Mother, why don't you love me?
If you have a wonderful/loving mother you are lucky.
I was standing in front of the card section, browsing to find that perfect birthday card for my mother. Some cards have beautiful poems inside with heartfelt words. "You were always there for me", "unconditional love", "ever loving", "sweet and kind". None of those cards that would some up my mother. I had to blink away a tear reading those beautiful words and I imagined what it would be like to have a mother that is loving and kind and is always there for you. My mother was never sweet, kind or loving. I never went hungry and always had nice clothes and was nothing short in the material department, but the love and that special bond was missing. That mother who was happy to see you, who would support you to be the best version of you, the mother who would encourage you, the mother who would praise you when you did something good.
My mother would always tell me I was stupid, she would always tell me I couldn't do this or that, she would always tell me she would pack her bags and leave if I misbehaved. I was so scared as a child to be left behind that every night I prayed for her not to just pack up and go. Sometimes I fantasized that I was adopted and my real mother would come and rescue me, but she never came, I was stuck with this one. She would always tell me I was the last nail on her coffin, the hurt was never ending!
Those with loving mothers often resent those that bash their mothers. How can you talk like that about the person who gave birth to you? How dare you say anything bad about her?!? Shame on you!" Those who can't relate may minimize the matter by stating that their mother could be "feisty, or stubborn, sometimes hard to deal with." That is not what I'm talking about here. You just know from an early age that the bond is not there, that the love is not there, that you are just kind of always in the way. No matter how hard you try to please your mother, nothing you do will ever be enough!
Trying to find a reason
Because the world of a child is small and the interactions that go on in that world are familiar, you accept your mother's ’ treatment as “normal.” That’s reinforced by the fact that the mother doesn’t just rule that little world but dictates how actions and interactions in it are to be understood. Harsh words and castigation are labeled "discipline" that is “necessary” for building a daughter’s character. Even if your mother treats your other siblings differently, you are likely to believe that, somehow, it must be your fault. Besides you remain hopeful that, somehow, things will change and she will love you eventually. The effort to make sense of things is emotionally turbulent and confusing!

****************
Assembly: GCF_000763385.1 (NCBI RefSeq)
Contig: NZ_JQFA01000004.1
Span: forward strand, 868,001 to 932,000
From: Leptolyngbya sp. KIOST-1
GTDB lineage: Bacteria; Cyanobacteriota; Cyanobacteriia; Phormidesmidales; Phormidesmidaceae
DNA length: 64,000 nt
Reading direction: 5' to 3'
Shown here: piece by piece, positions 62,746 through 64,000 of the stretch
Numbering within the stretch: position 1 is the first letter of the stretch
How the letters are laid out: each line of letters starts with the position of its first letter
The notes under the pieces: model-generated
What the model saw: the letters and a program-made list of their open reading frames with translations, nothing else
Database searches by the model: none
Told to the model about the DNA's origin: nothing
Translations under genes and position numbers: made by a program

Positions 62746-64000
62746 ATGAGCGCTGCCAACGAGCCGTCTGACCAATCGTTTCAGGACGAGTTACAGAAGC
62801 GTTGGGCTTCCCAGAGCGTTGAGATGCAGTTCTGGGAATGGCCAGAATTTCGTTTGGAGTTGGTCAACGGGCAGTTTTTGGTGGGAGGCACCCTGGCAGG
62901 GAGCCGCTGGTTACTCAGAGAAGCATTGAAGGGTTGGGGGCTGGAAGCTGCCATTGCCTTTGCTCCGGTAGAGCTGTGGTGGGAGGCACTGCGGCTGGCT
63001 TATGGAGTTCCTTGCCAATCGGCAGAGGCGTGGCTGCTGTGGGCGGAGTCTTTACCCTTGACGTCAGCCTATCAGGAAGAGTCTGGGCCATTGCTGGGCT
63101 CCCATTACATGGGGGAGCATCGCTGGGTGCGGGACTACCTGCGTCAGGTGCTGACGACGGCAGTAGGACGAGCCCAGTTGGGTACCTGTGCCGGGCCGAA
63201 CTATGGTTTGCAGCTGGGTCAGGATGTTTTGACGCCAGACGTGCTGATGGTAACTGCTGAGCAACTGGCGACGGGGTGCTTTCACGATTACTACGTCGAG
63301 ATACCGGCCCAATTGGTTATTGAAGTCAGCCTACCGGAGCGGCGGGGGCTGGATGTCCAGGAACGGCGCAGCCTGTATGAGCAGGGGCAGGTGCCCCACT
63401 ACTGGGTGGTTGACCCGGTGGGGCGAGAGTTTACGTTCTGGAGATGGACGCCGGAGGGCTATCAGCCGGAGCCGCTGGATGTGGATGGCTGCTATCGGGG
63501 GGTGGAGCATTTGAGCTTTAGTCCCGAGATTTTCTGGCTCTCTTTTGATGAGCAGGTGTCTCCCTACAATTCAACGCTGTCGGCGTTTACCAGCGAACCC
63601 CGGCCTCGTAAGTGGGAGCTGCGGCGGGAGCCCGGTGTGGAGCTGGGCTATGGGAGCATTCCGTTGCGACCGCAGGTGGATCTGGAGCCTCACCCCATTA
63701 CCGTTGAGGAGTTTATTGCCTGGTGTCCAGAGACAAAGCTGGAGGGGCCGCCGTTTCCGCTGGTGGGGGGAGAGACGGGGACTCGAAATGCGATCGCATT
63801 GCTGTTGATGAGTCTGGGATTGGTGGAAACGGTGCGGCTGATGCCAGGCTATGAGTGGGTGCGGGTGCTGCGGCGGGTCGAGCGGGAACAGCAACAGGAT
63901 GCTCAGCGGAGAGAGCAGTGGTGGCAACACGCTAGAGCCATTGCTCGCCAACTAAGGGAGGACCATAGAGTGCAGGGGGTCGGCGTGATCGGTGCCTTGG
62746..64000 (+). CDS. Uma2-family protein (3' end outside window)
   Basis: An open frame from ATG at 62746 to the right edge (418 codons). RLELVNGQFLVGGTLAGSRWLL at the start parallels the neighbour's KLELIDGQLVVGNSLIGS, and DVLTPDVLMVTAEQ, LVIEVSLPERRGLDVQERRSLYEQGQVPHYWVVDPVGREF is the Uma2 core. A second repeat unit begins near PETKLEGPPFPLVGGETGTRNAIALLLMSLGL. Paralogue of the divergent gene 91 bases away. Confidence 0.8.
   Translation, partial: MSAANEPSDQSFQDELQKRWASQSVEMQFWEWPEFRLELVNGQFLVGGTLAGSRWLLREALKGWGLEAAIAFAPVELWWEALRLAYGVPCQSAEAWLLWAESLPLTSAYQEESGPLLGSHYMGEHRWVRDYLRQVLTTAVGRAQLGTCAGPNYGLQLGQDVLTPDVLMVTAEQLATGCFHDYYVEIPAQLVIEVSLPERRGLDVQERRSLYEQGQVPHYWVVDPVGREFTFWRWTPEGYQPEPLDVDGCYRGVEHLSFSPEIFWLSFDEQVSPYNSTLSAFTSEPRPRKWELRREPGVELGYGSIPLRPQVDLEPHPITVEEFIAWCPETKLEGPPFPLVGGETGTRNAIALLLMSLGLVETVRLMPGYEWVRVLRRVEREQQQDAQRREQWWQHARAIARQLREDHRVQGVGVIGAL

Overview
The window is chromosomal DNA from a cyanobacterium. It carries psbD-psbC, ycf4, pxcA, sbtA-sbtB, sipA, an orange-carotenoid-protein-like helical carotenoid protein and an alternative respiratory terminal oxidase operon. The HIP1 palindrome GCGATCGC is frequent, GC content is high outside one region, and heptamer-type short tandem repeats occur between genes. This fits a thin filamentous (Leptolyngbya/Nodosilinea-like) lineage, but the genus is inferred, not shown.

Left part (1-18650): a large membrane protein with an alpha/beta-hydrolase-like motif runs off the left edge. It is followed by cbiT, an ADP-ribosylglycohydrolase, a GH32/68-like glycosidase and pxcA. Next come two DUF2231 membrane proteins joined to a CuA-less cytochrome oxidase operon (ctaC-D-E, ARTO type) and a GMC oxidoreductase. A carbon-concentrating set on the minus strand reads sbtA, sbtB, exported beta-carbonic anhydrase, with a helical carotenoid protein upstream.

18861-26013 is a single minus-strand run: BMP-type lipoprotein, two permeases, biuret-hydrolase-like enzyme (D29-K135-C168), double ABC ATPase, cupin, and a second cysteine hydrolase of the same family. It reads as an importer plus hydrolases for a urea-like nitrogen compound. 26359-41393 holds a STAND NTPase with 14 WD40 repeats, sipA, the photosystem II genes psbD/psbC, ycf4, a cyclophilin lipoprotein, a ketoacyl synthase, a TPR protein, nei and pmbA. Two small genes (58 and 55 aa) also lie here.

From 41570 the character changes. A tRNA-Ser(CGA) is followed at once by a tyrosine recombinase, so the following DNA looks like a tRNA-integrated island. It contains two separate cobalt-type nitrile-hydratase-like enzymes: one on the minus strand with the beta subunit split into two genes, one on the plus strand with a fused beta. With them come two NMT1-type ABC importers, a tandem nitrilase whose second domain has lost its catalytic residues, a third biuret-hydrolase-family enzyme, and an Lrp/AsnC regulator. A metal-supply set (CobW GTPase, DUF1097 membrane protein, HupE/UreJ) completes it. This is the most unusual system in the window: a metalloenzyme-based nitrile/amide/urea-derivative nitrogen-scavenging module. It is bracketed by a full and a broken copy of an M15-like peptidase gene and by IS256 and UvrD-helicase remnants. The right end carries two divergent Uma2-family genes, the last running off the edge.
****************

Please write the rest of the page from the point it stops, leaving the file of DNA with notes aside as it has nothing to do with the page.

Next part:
I remember a time when I was a young woman, I met up with my mother down town for a coffee. She would sit there and look around and talk about a beautiful girl three tables ahead, what beautiful hair, skin and face she had, she would not shut up about it. Then she would put me down, why I was wearing a certain style, or she would say "your dress looks like a nightgown". She would never pay a compliment, that was too painful for her.
My mother was a woman that talked none stop about her self, she would refuse to listen to anything you had to say. If you ever would mention your fears you had in life she would trivialize them, make you feel stupid for having thoughts like that. Sometimes I wondered if she found some kind of pleasure in hurting me.
I always made excuses for my mother from an early age on, the only constant in my life was the huge question mark hanging over my head: What was wrong with my family? My mother blamed her mother in order to hide her own responsibilities, as well as her past. Now, in later life, I realize I never knew my mother as a woman or a person—only as dysfunctional and ineffective , someone who inflicted her own pain on her children. It's not good to 'dwell' on the past, that's what we are told. There is still no loving bond, between my mother and I, she still dismisses me. It's painful and one always hopes things could of been different.
We always think that mothers are universally proud of their children, of their achievements, but that is not always true. I hate to think it could be jealousy, some mothers don't like it when their daughters do better then them or achieve more then they did.
Remember the original story of "Snow White" published by the brothers GRIMM, it was her mother - yes the one that longed for a beautiful child - and gave birth to her, who was jealous of her daughter's beauty and became her nemesis.
In another dimension I picture myself, having a loving mother, a mother that would say "I love you".
As always, I am hopeful that by shining light on these patterns and taking them out of the cupboard where dirty secrets are kept, we can begin to have an open and fruitful discussion about the complexity and depth of the mother-daughter relationship. Perhaps, then, we can begin to talk about jealousy among and between all women, especially mothers and daughters, and begin a mutual journey of healing.